Sunday’s match feels like a game that could define Liverpool’s whole season. Somehow the Reds have to recreate a vibe that saw Manchester City twice reduced to an incoherent rabble at Anfield earlier this year. There is no question that Jurgen Klopp’s team established a psychological supremacy over Pep Guardiola’s men with home and away wins in the Champions League and in the equivalent Premier League fixture back in January.
Twice City turned Liverpool round at the toss, inviting Liverpool to attack the Kop in the first half hoping to weather the initial storm and settle gradually into their assured passing rhythms. The Reds made a nonsense of such a timid, reactionary approach and in each game took an early lead to set an unrelenting tempo on the pitch and in the stands.
In the European quarter-final, a three goal burst had City defenders reeling, incapable of retaining possession and mentally disintegrating in front of a baying Liverpool mob. The tone for that night and the seeds of Manchester doubt had been sown earlier in the evening when their team bus had been surrounded by the thousands lining the streets and there was a sense City were beaten before kick-off.
So, a vibrant, aggressive Anfield should come as no surprise this time. If Guardiola is worth his salt as a leader as well as a strategist his men will be better prepared and Liverpool can’t assume they will be so meek again.
Raheem Sterling in particular – a pariah since his acrimonious departure – is always a target but should be mature enough by now to deliver a performance that could leave us with taunts stuck in our throats. Andy Robertson, who is at his best on these high-octane occasions, will relish the task of adding to Sterling’s Anfield woes.
In terms of the Premier League title this is a fixture Liverpool can’t afford to lose; to cede a points advantage to City after such an assured start would be hugely deflating. However, with City capable of swatting aside the fodder that makes up two thirds of this division a victory is crucial. So far, only Wolves have been able to deny the title favourites all three points, so Klopp’s charges have the opportunity to strike a psychological blow and see how City react to being behind the eight ball as the season enters the slog of winter.
The Reds have to bounce back after a truly anaemic showing in Naples. Liverpool looked leggy, bereft of inspiration in midfield and short of penetration up front, even before Lorenzo Insigne’s late winner. Despite an unbeaten domestic start a feeling persists that the Reds have yet to click.
With the front three of Mo Salah, Roberto Firmino and Sadio Mane struggling to reproduce last season’s cut and thrust, the lack of creative spark in midfield suddenly looks a conundrum Klopp has to solve quickly. For all of James Milner’s grit and graft, Jordan Henderson’s endless shuttles and Gini Wijnaldum’s ability to recycle possession effectively, too much onus is being placed on the full-backs to augment the attack. Despite last week’s creditable draw at Chelsea, a point was only salvaged by Daniel Sturridge’s late stroke of genius.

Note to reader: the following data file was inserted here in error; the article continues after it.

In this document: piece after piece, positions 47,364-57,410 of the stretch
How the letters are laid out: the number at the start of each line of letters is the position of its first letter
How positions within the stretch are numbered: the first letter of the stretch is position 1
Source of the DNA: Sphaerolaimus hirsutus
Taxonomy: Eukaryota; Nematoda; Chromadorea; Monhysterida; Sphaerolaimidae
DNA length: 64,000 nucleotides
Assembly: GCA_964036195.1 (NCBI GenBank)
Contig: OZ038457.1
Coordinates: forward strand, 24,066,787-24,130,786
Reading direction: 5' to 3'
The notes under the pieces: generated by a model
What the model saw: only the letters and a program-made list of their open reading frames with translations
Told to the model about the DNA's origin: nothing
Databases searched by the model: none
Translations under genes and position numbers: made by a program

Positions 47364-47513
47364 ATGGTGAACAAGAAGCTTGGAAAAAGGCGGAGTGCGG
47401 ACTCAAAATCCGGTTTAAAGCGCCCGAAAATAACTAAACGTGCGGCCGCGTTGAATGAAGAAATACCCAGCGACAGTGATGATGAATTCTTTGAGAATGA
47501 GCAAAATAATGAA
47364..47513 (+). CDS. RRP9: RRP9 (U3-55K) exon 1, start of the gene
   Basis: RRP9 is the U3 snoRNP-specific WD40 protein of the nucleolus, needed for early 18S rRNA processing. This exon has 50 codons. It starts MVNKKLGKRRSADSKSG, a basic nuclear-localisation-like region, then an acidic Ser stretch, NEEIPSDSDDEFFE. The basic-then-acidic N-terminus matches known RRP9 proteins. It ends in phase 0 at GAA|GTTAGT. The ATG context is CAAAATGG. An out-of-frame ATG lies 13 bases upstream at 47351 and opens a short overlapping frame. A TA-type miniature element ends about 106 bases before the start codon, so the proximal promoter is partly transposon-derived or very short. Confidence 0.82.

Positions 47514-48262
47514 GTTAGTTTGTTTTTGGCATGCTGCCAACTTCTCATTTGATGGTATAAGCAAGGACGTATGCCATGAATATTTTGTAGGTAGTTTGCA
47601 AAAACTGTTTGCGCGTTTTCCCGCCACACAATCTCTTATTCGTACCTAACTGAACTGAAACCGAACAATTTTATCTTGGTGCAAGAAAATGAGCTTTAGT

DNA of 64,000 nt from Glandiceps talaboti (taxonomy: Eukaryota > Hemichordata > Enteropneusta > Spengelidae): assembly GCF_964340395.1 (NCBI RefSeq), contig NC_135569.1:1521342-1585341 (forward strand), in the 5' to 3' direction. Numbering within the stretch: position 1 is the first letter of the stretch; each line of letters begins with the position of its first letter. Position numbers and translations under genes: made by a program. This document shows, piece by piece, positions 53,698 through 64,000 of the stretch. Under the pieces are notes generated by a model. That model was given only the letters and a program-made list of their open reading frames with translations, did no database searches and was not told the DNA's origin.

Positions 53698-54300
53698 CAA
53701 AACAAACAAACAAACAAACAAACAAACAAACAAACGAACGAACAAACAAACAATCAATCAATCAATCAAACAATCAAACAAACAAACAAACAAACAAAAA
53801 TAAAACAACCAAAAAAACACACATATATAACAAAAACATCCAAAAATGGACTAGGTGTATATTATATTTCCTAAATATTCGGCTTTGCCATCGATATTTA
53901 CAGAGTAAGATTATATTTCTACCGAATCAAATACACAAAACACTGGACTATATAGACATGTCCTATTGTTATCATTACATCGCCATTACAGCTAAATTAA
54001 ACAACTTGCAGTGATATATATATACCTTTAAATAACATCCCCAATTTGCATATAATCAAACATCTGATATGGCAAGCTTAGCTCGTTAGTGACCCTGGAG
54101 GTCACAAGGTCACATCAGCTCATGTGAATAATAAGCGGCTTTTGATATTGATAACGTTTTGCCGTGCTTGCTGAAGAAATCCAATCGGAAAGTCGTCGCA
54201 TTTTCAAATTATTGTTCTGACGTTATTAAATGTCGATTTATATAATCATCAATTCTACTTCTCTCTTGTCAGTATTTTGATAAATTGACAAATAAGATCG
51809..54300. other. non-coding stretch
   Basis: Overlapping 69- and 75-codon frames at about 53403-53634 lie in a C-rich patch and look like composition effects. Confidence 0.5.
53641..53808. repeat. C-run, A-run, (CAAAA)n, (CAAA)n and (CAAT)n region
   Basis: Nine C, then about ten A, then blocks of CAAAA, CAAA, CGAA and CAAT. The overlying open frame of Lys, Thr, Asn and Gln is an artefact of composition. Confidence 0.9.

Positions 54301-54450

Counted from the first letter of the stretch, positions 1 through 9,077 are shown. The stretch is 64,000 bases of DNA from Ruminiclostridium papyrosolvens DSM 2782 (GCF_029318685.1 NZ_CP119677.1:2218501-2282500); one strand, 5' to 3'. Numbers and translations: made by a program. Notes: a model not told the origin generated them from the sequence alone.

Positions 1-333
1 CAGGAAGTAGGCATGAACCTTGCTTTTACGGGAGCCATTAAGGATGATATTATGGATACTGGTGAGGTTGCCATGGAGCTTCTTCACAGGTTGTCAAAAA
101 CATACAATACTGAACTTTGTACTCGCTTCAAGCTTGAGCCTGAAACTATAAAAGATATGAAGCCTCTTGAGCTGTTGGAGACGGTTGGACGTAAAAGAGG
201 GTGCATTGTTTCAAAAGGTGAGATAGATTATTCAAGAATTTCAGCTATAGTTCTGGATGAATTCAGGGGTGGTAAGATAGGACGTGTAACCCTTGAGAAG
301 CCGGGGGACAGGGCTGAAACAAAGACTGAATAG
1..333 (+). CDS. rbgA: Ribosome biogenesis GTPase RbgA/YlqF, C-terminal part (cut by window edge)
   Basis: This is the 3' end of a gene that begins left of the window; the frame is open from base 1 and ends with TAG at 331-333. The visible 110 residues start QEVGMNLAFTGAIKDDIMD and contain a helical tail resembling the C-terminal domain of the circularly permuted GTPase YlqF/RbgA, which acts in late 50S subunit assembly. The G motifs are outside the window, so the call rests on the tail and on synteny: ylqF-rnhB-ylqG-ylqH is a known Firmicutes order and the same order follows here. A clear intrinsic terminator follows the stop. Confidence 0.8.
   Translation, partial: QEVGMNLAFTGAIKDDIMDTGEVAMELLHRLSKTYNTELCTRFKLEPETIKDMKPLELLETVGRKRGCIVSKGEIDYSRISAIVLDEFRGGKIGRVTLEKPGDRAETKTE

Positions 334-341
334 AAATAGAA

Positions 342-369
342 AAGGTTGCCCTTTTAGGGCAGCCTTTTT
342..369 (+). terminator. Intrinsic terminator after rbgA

Klopp, so far, hasn’t quite committed to the notion of squad rotation. There are still doubts about the extent of Sturridge’s influence from the start, Naby Keita has yet to find the dynamic form that was intended to carry a threat through the middle and Fabinho – short of games and Premier League nous – isn’t yet a plausible option to challenge for a place. Xherdan Shaqiri represents the most likely presence to knit together a midfield and attack which are currently functioning as separate units.
Yes, it’s early days. Yes, Liverpool sit joint top of the league but Sunday still feels like a day for Liverpool to cast off their recent lethargy. The Reds must play on City’s anxieties; the visitors haven’t won at Anfield since 2003.
A typically chaotic affair suits Liverpool best with spaces opening up to exploit Guardiola’s high defensive line and at the same time negate City’s potent attacking threat. The last thing Liverpool fans want to see is City being allowed to slow the tempo, dominate possession and endure the purgatory of David Silva on ball, slippery Leroy Sane in space down the left and the lethal Sergio Aguero in shooting positions.
All is set fair for a gripping contest; one which in equal measure brings fear and expectation for supporters. The veins will be pumping by 4.30 on Sunday as we go head-to-head with the side who, despite their Anfield complex, present the biggest obstacle in our pursuit of the Holy Grail.
*all odds are subject to change